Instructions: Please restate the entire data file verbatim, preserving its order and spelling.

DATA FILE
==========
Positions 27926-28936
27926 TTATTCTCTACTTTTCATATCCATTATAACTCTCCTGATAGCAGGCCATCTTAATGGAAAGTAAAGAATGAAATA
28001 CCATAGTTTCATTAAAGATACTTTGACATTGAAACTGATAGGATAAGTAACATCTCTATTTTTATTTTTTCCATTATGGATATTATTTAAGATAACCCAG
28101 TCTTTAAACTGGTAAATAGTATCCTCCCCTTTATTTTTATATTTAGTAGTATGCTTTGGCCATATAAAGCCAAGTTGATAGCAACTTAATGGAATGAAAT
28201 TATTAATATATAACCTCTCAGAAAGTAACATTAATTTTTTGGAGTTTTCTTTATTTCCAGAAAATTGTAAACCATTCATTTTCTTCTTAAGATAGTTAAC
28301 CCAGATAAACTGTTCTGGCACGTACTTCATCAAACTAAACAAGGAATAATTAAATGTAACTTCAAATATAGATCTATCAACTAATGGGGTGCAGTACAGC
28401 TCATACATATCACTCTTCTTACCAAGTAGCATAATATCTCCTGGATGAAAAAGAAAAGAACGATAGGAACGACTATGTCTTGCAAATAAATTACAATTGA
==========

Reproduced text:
Positions 27926-28936
27926 TTATTCTCTACTTTTCATATCCATTATAACTCTCCTGATAGCAGGCCATCTTAATGGAAAGTAAAGAATGAAATA
28001 CCATAGTTTCATTAAAGATACTTTGACATTGAAACTGATAGGATAAGTAACATCTCTATTTTTATTTTTTCCATTATGGATATTATTTAAGATAACCCAG
28101 TCTTTAAACTGGTAAATAGTATCCTCCCCTTTATTTTTATATTTAGTAGTATGCTTTGGCCATATAAAGCCAAGTTGATAGCAACTTAATGGAATGAAAT
28201 TATTAATATATAACCTCTCAGAAAGTAACATTAATTTTTTGGAGTTTTCTTTATTTCCAGAAAATTGTAAACCATTCATTTTCTTCTTAAGATAGTTAAC
28301 CCAGATAAACTGTTCTGGCACGTACTTCATCAAACTAAACAAGGAATAATTAAATGTAACTTCAAATATAGATCTATCAACTAATGGGGTGCAGTACAGC
28401 TCATACATATCACTCTTCTTACCAAGTAGCATAATATCTCCTGGATGAAAAAGAAAAGAACGATAGGAACGACTATGTCTTGCAAATAAATTACAATTGA